Hate crimes against Asian Americans on the rise
Asian American communities across the U.S.since the start of the coronavirus pandemic.
Alvina Wong, Asian Pacific Environmental Network's campaign and organizing director, told Newsweek that former Presidentabout the origins of COVID-19 drove "the tension and desperation we're seeing in our neighborhoods right now."
Meanwhile, hate crimes surged nearly 20 percent during Trump's administration, according to. The report also shows that hate-motivated murders spiked to their highest number in 28 years.
The's annual reports on hate crime statistics show that hate crimes increased from 6,121 incidents in 2016 to 7,314 in 2019, a 19.49 percent increase.
Hate-motivated murders spiked to a total of 51 in 2019, the highest number in nearly 3 decades, according to an analysis of the FBI's data conducted by the Center for the Study of Hate and Extremism (CSHE) at California State University. The next-highest number of hate-motivated murders occurred in 2018 with 24 murders. The third-highest number occurred in 1993 and 1995, with 20 murders happening each of those years.
Asian man stabbed in back in New York City's Chinatown, suspect arrested
A 23-year-old has been charged with stabbing an Asian man in the back in New York City. He told detectives that he "didn’t like the way" the victim "looked at him." Salman Muflihi, of Brooklyn, allegedly pulled an 8-inch knife on the victim at about 6:20 p.m. Thursday, according to police sources.
Using these images OPD identified him as a man w/a lengthy rap sheet including multiple weapons charges.
During his court appearance in Dublin today heard the judge say he had “incredible concern.”
Thanks to all the tips— the man is now is custody. #StopTheAttacks pic.twitter.com/BjKNj2MBAh— Dion Lim (@DionLimTV) February 23, 2021
The 2019 tally of total hate crimes represents the highest level reported by the FBI in almost a decade. The second-highest annual total of hate crime incidents in the last decade occurred in 2010 with 7,699 incidents.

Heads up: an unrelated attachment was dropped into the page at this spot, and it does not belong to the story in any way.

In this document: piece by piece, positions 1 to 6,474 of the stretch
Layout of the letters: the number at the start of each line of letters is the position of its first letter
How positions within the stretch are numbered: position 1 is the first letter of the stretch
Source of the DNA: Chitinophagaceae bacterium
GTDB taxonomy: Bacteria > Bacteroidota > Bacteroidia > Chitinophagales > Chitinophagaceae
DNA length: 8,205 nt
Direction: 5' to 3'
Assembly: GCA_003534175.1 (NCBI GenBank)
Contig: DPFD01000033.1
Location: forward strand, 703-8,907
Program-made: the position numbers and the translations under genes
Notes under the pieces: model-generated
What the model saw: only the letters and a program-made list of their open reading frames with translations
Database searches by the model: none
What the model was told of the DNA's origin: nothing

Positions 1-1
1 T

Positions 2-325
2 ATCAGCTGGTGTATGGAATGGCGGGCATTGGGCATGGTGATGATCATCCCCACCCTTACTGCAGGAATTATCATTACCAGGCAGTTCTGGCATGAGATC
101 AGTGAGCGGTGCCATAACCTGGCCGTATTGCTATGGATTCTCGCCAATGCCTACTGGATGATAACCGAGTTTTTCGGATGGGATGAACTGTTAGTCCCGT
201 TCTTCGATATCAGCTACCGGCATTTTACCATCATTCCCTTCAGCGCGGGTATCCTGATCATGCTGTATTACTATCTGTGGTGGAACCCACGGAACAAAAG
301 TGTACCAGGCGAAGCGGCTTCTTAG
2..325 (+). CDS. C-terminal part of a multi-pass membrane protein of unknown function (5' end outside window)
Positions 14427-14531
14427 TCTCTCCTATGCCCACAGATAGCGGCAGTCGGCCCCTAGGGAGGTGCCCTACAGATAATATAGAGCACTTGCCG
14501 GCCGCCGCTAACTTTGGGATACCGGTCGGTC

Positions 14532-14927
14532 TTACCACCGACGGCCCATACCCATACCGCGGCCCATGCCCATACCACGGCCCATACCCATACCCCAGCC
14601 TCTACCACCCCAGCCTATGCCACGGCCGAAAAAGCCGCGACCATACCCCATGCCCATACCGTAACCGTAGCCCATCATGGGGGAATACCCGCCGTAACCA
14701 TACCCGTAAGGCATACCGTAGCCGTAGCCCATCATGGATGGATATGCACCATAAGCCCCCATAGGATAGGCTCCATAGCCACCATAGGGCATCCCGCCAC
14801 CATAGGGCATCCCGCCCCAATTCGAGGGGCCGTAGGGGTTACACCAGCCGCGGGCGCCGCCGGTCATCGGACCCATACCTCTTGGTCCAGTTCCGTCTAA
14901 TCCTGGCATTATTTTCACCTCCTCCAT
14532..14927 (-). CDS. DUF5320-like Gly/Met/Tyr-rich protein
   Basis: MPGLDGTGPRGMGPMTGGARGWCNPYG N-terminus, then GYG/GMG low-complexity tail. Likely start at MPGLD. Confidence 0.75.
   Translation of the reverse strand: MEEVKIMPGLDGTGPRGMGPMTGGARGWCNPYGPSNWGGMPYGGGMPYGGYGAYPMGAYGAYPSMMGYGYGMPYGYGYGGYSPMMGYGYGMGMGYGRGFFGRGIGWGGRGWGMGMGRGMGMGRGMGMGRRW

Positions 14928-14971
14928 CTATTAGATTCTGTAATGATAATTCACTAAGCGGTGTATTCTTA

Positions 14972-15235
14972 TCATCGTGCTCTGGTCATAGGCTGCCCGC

The California Bay Area has recently seen a string of attacks, including a spate of robberies and assaults against elderly members of the Asian American community.
Oakland Mayor Libby Schaaf drew criticism when she blamed the violent incidences onand budget cuts made to public safety, pointing a finger specifically at City Council President Nikki Fortunato Bas.
Bas, whose district includes Chinatown and Little Saigon, was shocked and angered by the mayor's words. Although the communities that Bas serves have been hurt by slashes to the Oakland Police Department (OPD), the Filipina council member said she wasn't behind the action.
The recent cuts, which removed police officers from parts of the city, were actually made by Schaaf and City Administrator Ed Reiskin in December.
Wong added: "The mayor's office and the city administrator unilaterally made these cuts without consulting community, without consulting labor. They made the decision to pull the community resource officers from the whole city, not just Chinatown."
Schaaf's office did not respond to Newsweek's request for comment.
Attacks against Asian Americans are on the rise. Here's what you can do .
"We're just tired," Will Lex Ham of New York City tells CNN. "We're tired of being scapegoated."Ham's sentiments echo the fatigue, frustration and collective trauma experienced by Asian Americans and Pacific Islanders (AAPI) due to recent racist attacks on their communities.